Eating healthy foods can be a challenge with our busy lifestyles, but it’s important to take care of ourselves. One easy way to add some nutrition is by eating nuts. Nuts help lower LDL, the “bad” cholesterol and may help in fighting heart disease.
Though they do contain a lot of calories and fat, it’s the good kind; unsaturated fat. They’re quick and easy snacks since they require no preparation or cooking, unless you want to roast them.
One of the healthiest nuts, almonds have more calcium than other nuts and lots of vitamin E, which may prevent plaque development in the arteries. Like most nuts, they also contain a good amount of protein. Almonds have about 5 grams.
Another healthy contender, walnuts are rich in alpha-linolenic acid (ALA), an omega-3 fatty acid. Walnuts offer anti-inflammatory benefits, and omega-3’s are believed to help fight many chronic diseases, especially heart disease.
These little green wonders have a respectable 6 grams of protein per ounce and contain two amino acids – lutein and zeaxanthin, both important for healthy eyes. They have high levels of antioxidants and are a good source of vitamin B6. Vitamin B6 can help with moods and depression, as well as immune system functions. Add that pistachios are the lowest calorie nut, and you have a winner.
A cheaper alternative to many nuts, peanuts have no cholesterol-lowering properties, but they are worth including in your diet. Peanuts contain more folate than other nuts and come packed with about 7 grams of protein per ounce.
Macadamia nuts are more expensive than some other nuts, but they improve both LDL and HDL cholesterol. They do not contain as much protein as other nuts, having only about 2 grams per ounce. Macadamias are also on the high end of the scale when it comes to calories, containing about 200 calories per ounce.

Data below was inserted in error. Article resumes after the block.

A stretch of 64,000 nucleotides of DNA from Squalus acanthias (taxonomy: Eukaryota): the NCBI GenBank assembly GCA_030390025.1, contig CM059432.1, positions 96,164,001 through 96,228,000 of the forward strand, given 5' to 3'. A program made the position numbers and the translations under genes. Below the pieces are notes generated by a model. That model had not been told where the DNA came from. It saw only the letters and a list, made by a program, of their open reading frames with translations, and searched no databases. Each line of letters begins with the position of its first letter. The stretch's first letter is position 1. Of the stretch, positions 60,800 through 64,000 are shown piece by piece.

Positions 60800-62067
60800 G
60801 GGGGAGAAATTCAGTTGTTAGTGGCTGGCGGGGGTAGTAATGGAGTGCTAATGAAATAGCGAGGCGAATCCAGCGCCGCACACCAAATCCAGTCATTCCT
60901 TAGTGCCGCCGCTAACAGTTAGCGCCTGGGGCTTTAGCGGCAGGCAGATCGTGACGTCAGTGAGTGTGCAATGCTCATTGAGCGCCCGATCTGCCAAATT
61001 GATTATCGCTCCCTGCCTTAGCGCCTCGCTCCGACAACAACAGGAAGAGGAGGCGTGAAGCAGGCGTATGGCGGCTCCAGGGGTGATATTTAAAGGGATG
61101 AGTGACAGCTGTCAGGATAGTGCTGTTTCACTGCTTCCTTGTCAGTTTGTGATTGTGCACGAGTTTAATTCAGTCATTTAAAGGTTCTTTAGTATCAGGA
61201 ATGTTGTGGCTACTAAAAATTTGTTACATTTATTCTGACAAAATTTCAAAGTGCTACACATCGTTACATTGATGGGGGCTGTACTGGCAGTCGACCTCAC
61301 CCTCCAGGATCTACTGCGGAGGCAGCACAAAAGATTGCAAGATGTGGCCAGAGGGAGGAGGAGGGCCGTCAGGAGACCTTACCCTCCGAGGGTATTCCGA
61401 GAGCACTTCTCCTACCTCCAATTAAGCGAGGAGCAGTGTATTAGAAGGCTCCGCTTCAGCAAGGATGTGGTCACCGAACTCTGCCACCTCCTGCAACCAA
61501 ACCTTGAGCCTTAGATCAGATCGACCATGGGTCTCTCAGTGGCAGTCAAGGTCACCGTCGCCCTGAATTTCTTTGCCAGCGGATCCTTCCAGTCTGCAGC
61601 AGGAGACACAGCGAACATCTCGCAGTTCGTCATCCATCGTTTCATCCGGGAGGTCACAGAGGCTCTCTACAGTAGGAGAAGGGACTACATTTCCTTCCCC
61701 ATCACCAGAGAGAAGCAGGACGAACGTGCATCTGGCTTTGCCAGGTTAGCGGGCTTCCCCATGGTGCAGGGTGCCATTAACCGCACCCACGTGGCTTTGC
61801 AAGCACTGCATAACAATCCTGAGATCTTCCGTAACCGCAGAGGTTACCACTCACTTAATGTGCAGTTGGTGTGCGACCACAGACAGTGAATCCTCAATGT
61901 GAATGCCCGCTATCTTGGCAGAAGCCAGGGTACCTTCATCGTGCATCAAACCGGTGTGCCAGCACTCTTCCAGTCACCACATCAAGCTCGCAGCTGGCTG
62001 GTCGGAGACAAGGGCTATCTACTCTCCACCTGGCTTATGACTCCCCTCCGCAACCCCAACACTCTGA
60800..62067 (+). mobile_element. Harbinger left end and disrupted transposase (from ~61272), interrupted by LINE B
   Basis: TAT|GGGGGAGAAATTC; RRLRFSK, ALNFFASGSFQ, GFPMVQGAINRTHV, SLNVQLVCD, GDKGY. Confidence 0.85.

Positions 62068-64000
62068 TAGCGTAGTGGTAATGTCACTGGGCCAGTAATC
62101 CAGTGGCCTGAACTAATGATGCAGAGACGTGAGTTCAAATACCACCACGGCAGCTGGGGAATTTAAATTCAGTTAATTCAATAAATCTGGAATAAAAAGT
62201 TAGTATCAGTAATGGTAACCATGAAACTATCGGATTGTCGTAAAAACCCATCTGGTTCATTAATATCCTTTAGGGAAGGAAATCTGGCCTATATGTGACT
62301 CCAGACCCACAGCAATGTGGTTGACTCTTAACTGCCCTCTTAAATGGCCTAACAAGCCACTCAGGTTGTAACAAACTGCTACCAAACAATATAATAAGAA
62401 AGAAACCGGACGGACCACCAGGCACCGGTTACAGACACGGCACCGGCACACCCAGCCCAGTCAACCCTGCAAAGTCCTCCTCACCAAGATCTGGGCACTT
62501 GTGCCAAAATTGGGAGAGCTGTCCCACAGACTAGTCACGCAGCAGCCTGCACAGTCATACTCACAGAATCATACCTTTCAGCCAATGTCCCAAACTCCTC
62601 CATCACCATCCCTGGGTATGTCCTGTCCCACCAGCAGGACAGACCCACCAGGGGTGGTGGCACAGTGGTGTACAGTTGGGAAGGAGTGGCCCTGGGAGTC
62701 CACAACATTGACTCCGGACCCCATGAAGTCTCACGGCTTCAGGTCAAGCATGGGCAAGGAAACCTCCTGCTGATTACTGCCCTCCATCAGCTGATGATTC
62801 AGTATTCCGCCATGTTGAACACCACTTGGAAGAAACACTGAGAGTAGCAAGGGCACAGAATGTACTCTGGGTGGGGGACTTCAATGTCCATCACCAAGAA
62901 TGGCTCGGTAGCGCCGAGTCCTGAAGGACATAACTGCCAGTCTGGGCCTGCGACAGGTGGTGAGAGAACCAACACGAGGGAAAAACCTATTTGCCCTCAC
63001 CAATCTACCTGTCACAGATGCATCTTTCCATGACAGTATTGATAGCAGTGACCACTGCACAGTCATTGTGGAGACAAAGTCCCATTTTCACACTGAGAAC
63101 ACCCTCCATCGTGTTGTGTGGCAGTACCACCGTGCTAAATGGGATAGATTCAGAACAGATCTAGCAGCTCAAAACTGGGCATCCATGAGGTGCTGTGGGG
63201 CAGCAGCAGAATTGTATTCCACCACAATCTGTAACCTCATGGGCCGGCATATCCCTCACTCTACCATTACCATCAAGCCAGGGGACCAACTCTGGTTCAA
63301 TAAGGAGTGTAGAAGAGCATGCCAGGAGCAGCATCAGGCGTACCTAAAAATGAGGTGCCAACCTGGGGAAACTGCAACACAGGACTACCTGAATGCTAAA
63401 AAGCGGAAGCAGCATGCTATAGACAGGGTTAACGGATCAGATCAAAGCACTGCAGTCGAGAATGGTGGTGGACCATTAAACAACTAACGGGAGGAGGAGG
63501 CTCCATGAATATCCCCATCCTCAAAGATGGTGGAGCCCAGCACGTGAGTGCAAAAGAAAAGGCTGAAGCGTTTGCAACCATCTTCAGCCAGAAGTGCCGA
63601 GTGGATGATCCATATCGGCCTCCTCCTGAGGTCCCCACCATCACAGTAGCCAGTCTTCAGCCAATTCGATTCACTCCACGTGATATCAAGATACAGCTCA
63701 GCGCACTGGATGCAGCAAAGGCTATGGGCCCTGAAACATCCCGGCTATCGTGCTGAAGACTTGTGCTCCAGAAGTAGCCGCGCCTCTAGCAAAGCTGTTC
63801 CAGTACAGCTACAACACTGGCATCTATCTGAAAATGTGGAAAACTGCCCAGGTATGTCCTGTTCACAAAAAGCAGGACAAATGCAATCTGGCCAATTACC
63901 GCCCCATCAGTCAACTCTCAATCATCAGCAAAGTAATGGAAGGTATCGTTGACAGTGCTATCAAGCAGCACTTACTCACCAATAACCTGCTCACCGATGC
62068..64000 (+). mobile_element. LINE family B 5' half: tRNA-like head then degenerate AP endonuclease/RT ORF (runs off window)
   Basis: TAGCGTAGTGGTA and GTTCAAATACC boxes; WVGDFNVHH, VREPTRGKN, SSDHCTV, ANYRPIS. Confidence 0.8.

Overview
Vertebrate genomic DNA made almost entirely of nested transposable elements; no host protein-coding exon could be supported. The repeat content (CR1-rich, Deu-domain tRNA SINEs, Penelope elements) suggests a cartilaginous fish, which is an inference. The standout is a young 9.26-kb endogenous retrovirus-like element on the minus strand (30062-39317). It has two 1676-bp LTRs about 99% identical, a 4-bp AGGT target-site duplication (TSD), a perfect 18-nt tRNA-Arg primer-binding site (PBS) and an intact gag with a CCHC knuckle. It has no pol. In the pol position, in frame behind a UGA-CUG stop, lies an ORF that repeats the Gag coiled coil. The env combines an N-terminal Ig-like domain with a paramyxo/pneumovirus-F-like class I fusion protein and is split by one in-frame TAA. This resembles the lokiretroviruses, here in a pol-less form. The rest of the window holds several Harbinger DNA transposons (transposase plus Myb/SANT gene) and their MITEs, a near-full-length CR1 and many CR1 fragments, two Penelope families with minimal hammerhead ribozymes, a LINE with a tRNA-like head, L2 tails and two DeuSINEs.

They are still beneficial to overall health, but you might want to choose some of the other varieties of nuts over macadamias, especially given their cost.
Eating nuts as part of an overall healthy diet can have many benefits, especially when it comes to heart disease. Most nuts have a decent amount of fiber and can reduce LDL cholesterol. Though they can be high in fat and calories, substituting them for the unhealthy saturated fats like those in dairy products and meat will help them pack the most punch.
Just as with all foods, moderation is key. One portion is usually about a small handful of nuts. And although the price tag can seem higher than with other snacks like chips, the health benefits are worth the cost. Even the “least healthy” nuts are better than most of today’s preservative-laden chips and sugary snacks.
The little bit of effort and cost invested in healthier snacks now can save you money down the road in health care costs. Remember: you can’t put a price tag on good health.
Jessica Bosari enjoys writing about nutrition for Nutritionist-World.com. The site helps culinary arts students find information on culinary colleges and chef salaries.